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Boeing attempts damage control in meeting with Congress

Boeing's CEO met with lawmakers in Washington, D.C. Wednesday to discuss the safety of the company's 737 Max 9 jets.
Boeing attempts damage control in meeting with Congress
Posted at 9:54 PM, Jan 24, 2024
and last updated 2024-01-24 21:55:41-05

Boeing is pausing 737 production Thursday at its Renton, Washington, factory so employees can take part in a work session focused on quality control. That's as frustration grows with Boeing's manufacturing problems.

Around 170 Boeing 737 Max 9s have been grounded since the door plug of an Alaska Airlines plane blew off in midair earlier this month. Bolt installations are now being inspected. 

The Seattle Times reports the panel that blew off was removed for repair, then reinstalled improperly. If that's verified, Boeing would be primarily at fault.

Boeing's CEO met with lawmakers in Washington, D.C. Wednesday to discuss the safety of Max 9 jets.

"So we're going to make sure that we convey our message and all the work that we're doing and our faith in our people and our airplanes," said Dave Calhoun, CEO of Boeing.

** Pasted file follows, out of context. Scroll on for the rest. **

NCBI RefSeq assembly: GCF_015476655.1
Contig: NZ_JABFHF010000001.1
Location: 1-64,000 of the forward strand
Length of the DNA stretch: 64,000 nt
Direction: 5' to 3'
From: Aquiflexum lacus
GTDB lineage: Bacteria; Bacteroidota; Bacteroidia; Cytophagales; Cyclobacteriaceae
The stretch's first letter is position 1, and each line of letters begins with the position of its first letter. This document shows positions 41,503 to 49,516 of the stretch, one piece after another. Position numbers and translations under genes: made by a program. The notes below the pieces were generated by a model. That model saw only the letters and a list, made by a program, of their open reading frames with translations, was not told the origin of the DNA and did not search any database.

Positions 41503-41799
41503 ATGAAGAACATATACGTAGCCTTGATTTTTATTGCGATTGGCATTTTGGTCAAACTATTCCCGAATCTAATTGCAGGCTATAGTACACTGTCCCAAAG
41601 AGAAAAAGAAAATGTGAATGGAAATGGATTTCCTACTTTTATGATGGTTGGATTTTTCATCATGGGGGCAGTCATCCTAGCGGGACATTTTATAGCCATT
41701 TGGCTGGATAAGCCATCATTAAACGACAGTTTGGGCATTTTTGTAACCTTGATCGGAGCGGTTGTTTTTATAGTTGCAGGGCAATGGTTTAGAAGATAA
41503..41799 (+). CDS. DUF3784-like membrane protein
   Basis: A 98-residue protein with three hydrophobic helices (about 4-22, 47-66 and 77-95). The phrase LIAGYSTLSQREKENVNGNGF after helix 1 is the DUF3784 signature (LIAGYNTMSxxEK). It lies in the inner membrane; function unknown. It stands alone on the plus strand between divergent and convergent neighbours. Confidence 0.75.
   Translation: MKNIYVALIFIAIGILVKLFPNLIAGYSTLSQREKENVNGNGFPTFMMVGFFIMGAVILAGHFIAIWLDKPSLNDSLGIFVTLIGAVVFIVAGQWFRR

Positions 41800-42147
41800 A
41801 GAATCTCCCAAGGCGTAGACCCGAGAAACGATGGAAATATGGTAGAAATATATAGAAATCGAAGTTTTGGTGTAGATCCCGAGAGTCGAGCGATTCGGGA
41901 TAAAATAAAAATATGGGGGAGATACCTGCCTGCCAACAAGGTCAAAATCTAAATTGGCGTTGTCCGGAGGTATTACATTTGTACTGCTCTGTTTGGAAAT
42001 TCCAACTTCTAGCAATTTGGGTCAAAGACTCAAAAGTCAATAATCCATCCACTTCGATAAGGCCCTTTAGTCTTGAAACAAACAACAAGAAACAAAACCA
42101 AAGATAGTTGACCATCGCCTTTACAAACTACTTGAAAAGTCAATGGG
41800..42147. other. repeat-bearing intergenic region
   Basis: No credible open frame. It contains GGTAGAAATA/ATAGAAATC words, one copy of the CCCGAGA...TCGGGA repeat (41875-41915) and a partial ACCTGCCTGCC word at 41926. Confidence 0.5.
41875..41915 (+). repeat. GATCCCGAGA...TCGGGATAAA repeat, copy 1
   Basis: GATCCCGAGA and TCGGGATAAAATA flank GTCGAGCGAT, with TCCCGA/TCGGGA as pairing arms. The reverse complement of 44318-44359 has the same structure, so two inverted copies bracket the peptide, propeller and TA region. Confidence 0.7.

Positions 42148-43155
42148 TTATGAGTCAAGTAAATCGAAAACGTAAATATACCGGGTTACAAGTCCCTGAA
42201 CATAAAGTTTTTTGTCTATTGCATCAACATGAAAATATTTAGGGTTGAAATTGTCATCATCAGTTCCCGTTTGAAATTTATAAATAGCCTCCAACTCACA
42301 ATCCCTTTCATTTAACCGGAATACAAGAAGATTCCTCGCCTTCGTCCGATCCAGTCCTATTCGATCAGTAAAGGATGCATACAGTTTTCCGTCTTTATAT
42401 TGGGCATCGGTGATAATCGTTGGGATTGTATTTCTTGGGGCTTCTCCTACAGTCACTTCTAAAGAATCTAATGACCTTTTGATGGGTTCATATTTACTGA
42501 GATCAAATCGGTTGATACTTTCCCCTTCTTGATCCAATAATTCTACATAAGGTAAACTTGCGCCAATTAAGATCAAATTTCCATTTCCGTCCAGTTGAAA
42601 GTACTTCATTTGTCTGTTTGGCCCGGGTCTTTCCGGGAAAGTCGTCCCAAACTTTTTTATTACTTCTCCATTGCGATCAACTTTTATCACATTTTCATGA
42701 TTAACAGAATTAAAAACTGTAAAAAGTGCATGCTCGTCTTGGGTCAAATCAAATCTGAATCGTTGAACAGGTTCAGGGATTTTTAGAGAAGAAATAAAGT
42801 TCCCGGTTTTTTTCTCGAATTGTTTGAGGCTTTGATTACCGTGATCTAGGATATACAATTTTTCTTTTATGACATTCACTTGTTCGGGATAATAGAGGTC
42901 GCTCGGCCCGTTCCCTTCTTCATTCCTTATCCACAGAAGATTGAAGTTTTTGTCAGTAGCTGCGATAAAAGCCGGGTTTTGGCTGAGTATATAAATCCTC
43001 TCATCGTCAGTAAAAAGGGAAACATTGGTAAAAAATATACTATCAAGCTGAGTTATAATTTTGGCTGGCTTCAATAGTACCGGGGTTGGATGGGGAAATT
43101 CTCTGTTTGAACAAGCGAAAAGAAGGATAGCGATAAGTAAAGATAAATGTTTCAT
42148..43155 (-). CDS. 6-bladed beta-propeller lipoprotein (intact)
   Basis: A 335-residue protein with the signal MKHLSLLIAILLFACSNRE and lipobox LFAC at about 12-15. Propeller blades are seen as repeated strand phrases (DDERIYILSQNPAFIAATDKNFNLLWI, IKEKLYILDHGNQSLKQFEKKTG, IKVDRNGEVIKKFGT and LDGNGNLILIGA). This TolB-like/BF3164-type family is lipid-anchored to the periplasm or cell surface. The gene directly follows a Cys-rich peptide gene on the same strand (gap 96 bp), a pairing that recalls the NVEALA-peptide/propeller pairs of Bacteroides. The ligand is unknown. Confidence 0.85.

Alaska Airlines CEO Ben Minicucci told NBC he is more than frustrated and disappointed and angry. United Airlines has 79 Max 9s that aren't flying.

The airline says it expects to lose money this quarter because of it. United's CEO told CNBC the grounding is "the straw that broke the camel's back," and United will plan for a future without delivery of bigger Max 10 models, which are years behind schedule for production.

Problems with Boeing's 737 Max planes date back to two Max 8 crashes in 2018 and 2019 that killed 346 people. Max 8 model jets were subsequently grounded around the world for 20 months.

The FAA is investigating the latest incident this past Saturday, when one of Delta Airlines' Boeing 757s lost a nose wheel as it prepared to take off.

No one was injured.

SEE MORE: United Airlines may look for alternatives to Boeing jets, CEO says


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